Howling in Mesopotamia: An Iraqi-American Memoir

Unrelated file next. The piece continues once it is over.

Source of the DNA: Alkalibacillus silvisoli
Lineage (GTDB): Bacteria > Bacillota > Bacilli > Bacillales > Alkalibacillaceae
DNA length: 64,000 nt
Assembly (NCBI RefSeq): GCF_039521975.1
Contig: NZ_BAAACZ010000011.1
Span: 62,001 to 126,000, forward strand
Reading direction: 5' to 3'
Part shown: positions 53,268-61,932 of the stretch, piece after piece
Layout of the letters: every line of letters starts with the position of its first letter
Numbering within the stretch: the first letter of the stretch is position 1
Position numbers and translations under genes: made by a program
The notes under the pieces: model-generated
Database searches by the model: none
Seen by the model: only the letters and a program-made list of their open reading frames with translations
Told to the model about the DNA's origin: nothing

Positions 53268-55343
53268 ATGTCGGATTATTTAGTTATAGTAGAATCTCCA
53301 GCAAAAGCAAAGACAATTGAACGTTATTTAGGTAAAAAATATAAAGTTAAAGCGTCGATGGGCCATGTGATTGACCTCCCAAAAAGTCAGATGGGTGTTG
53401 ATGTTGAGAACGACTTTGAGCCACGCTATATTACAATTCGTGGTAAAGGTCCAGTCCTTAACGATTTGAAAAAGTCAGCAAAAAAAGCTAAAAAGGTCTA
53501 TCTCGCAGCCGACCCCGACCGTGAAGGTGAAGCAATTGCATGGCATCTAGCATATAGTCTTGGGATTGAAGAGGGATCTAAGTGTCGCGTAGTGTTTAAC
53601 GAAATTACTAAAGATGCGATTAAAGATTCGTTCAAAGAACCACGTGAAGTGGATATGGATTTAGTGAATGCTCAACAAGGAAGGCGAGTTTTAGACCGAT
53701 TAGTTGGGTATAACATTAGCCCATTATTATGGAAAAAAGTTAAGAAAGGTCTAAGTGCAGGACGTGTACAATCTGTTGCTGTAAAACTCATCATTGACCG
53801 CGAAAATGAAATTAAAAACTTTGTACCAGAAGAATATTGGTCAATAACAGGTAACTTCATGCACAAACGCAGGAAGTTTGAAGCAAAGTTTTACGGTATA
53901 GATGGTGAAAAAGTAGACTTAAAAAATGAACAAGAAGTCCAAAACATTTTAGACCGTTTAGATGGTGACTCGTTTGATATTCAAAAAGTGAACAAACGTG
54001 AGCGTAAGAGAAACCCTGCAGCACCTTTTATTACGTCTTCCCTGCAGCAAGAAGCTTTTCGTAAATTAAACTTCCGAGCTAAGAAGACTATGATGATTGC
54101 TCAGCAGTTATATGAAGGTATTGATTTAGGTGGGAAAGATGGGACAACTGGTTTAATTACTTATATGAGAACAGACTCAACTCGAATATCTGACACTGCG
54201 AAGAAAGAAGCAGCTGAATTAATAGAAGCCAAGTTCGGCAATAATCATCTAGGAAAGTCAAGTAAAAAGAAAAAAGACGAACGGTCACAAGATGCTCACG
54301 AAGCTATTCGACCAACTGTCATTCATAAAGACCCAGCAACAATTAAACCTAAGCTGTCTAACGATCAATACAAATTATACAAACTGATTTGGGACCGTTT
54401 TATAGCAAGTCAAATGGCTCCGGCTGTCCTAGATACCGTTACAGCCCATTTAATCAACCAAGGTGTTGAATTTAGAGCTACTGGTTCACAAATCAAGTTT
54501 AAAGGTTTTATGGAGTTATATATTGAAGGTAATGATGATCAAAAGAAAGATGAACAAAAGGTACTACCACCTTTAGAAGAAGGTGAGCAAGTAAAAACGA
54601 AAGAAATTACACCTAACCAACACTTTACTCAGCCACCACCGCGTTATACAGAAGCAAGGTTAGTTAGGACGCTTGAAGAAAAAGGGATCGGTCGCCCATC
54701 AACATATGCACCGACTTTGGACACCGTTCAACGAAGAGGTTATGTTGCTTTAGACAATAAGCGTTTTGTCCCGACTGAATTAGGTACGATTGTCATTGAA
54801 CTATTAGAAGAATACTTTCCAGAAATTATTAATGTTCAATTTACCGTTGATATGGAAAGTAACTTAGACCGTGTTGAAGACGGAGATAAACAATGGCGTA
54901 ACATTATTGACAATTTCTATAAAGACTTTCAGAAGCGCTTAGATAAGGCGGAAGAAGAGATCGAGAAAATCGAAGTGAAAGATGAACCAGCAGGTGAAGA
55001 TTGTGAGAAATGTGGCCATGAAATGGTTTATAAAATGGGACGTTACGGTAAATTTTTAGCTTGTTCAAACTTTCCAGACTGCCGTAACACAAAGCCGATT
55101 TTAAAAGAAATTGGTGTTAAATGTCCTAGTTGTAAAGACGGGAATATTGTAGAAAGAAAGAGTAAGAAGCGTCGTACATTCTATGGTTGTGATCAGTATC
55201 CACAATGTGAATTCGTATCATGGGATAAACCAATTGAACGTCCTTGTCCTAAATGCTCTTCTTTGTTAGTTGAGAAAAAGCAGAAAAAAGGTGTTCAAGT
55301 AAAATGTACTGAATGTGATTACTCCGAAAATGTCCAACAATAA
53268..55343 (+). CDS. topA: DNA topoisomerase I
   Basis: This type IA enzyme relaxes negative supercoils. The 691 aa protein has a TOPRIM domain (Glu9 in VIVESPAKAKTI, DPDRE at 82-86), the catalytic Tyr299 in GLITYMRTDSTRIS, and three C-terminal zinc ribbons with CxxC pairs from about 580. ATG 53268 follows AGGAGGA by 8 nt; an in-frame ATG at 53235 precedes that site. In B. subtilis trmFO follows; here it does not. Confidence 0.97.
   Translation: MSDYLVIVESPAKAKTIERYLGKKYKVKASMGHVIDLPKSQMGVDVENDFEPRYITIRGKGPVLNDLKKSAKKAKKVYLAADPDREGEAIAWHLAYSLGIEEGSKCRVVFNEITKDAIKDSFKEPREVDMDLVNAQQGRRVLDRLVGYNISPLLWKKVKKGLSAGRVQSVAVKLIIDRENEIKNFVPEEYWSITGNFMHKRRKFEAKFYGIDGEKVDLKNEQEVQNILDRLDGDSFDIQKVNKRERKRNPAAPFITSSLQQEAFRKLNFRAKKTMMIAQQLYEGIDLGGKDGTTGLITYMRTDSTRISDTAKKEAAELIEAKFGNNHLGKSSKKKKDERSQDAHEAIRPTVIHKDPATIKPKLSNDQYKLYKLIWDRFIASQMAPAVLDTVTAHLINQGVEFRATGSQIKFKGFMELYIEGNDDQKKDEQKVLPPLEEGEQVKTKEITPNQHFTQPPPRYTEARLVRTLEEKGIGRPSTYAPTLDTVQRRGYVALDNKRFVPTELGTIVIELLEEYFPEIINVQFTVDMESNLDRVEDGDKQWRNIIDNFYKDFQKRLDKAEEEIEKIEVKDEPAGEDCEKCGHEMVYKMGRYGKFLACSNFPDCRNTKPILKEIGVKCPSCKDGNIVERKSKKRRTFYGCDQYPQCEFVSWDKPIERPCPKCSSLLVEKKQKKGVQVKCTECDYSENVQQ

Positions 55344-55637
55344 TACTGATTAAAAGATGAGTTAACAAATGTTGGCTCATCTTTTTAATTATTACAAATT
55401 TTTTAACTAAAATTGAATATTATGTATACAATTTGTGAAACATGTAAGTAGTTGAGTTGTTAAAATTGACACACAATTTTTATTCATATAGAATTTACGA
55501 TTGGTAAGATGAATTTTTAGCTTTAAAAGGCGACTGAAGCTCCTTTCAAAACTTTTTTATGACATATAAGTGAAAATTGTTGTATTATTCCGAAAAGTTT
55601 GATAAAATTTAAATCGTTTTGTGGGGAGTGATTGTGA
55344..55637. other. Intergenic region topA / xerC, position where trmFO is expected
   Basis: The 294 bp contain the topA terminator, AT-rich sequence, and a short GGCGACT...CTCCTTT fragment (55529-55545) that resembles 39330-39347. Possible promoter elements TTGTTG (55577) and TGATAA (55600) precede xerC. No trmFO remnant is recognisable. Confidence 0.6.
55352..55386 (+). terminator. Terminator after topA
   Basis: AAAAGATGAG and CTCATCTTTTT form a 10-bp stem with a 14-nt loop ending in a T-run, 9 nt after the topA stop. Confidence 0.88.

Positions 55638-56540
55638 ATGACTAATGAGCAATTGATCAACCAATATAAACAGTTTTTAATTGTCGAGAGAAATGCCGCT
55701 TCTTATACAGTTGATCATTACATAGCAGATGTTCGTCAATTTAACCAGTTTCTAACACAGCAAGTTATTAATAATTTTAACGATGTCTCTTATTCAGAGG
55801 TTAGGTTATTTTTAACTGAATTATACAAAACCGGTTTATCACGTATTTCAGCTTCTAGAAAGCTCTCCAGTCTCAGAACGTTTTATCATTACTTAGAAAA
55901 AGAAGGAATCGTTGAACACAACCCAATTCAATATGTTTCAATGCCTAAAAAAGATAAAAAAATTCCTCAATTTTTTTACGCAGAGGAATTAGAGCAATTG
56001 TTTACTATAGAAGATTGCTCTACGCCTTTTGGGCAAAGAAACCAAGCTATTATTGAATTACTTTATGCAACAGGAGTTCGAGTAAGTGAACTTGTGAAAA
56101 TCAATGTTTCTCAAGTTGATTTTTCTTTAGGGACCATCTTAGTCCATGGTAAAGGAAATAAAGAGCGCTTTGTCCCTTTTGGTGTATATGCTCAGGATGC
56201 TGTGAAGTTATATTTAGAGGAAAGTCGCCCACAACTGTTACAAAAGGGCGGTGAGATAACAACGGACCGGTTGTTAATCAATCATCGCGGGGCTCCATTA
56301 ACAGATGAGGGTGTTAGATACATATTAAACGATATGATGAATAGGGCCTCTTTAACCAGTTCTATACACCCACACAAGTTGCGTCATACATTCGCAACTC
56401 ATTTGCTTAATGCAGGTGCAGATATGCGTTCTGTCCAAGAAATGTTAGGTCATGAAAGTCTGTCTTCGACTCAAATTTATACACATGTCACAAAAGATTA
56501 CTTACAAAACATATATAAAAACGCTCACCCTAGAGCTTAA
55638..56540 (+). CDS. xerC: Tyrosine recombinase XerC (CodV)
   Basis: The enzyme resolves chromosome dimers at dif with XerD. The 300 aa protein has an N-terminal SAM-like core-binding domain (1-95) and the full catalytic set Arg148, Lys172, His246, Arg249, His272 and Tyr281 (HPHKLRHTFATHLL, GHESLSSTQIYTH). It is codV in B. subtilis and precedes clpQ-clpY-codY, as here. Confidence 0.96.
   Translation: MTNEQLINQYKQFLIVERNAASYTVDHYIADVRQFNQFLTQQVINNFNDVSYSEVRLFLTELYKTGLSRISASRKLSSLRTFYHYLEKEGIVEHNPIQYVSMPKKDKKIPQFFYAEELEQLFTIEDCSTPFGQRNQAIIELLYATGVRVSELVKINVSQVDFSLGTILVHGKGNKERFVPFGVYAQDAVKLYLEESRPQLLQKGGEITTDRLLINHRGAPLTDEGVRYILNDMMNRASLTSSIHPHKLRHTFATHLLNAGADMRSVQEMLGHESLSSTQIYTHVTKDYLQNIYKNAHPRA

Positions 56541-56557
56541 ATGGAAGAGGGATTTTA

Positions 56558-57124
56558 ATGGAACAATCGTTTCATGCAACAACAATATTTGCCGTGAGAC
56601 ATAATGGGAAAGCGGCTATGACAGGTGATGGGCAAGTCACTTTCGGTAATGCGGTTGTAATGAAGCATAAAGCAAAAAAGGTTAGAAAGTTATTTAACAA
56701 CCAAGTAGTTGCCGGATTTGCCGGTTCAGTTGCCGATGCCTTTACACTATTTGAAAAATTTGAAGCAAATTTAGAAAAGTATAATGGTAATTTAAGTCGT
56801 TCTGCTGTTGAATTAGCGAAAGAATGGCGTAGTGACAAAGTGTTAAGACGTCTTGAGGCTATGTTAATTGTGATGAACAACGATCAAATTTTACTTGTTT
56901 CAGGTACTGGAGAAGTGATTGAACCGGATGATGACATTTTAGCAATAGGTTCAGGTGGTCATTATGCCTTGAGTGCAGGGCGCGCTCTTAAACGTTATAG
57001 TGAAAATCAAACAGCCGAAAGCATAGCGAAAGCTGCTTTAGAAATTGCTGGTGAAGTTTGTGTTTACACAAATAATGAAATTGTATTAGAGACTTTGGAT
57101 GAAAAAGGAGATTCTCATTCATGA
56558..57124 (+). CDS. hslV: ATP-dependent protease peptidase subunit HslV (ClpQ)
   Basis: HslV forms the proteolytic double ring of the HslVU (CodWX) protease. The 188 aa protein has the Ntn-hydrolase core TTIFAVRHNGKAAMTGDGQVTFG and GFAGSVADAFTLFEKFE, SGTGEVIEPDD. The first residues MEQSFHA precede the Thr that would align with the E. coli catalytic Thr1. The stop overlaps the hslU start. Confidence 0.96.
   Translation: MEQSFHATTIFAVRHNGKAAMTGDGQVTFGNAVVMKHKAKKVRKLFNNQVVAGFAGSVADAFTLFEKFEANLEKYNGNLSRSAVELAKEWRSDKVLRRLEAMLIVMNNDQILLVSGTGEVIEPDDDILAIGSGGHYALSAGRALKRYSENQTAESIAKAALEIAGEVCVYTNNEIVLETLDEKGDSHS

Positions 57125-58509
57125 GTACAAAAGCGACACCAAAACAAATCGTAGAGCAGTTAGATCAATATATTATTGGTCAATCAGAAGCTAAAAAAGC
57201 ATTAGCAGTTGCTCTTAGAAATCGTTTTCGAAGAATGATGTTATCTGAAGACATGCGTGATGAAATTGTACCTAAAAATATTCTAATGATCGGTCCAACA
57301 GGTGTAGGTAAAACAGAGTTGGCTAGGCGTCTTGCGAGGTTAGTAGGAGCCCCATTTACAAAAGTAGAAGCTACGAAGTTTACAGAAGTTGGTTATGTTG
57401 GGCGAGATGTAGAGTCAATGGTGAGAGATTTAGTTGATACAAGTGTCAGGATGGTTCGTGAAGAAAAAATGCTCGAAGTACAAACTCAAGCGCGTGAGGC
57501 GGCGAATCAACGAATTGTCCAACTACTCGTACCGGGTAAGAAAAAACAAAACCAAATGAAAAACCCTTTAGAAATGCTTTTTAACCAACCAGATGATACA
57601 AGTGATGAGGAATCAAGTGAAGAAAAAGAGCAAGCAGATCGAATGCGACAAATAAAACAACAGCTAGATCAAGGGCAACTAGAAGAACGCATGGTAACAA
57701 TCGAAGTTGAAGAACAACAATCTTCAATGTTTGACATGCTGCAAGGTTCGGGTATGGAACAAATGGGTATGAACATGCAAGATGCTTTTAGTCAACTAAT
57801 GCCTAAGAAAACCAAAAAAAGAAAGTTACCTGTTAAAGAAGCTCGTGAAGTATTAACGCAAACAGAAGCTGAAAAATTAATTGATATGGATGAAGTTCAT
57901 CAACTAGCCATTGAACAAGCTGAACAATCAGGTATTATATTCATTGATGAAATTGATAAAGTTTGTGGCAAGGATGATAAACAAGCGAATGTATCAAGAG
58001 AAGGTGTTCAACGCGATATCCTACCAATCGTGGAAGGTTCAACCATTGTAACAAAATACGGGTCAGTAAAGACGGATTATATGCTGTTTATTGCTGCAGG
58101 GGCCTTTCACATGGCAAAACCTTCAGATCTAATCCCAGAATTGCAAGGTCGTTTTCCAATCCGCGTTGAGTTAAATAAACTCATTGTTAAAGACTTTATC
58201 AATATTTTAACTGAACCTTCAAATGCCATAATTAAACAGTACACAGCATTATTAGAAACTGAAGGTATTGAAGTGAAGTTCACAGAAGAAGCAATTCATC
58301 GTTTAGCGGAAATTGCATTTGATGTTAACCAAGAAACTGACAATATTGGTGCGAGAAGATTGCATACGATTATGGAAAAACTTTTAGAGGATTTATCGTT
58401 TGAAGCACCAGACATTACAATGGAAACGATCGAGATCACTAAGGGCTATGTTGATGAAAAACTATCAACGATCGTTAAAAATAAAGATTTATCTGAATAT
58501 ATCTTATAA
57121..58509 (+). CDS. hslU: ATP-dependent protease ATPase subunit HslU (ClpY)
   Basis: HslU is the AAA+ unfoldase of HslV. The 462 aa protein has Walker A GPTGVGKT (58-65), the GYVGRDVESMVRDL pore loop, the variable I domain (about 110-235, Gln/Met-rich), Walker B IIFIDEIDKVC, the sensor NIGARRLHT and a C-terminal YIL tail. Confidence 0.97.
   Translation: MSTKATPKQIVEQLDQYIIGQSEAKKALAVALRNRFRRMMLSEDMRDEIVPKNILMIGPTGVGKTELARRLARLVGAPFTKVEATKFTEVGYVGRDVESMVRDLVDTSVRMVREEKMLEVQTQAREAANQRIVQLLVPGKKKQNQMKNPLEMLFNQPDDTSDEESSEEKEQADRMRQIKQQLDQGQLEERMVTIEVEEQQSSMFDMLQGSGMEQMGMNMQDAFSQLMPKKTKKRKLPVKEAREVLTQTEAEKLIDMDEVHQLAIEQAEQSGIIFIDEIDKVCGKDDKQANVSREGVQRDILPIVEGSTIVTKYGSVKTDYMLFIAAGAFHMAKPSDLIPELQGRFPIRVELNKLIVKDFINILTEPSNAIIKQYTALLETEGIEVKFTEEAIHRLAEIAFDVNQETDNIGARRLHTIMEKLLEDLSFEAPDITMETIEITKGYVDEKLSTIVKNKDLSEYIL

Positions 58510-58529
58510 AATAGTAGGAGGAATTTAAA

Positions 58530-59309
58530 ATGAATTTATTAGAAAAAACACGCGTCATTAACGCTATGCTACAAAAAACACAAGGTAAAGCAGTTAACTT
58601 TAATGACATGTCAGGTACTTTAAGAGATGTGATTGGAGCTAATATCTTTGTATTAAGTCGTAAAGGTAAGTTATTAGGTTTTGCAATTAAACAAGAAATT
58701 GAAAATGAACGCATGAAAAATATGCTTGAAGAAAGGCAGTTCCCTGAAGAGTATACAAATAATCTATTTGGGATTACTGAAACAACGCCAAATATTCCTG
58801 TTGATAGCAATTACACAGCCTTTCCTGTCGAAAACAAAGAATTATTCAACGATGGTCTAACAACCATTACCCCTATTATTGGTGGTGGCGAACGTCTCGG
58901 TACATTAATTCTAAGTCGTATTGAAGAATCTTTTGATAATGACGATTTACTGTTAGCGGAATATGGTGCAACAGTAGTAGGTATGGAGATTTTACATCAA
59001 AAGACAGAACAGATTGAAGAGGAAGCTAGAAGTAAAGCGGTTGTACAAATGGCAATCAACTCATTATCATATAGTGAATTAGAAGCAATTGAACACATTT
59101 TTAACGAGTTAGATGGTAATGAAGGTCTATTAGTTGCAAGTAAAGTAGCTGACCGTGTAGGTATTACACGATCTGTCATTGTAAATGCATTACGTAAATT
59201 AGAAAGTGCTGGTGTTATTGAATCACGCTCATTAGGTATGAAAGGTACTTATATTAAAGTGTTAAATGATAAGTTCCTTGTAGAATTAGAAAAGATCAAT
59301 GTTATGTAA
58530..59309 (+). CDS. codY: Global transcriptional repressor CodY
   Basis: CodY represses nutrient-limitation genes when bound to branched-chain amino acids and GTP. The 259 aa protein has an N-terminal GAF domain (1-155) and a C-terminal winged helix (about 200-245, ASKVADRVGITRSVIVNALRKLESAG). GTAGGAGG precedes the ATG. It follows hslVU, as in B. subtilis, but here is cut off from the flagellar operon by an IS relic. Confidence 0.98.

After the fall of Saddam Hussein in 2003, Columbus, Ohio-born lawyer Hamoudi decided to leave his cushy home behind to aid in reconstructing Iraq, his parents' homeland. Approaching his mission with trepidation and excitement, Hamoudi's plan-""to participate in the development of a brave new legal world in Iraq... a prosperous, stable, and bright future""-is abruptly supplanted by the need simply to understand his new environment; when asked by an American soldier if most Iraqis are on ""our side,"" Hamoudi is unsettled to realize ""I knew so little about what people were thinking about so fundamental a topic."" Hamoudi's two-year stay is related in punchy episodes, in which his ignorance and naivete are stripped away by small revelations and details: in one early scene he visits his family tomb, noting that in the past 25 years, every male relative but two died before age 50; in a much later episode, Hamoudi must hand-deliver each of his wedding invitations because there is no mail service. Despite finding Iraq a country of many disappointments, Hamoudi's dogged optimism makes repeat appearances, keeping himself, and the reader, from despair. Having called two very different countries home, Hamoudi proves an illuminating guide to the challenges, fears and minor victories that make up daily life in Iraq.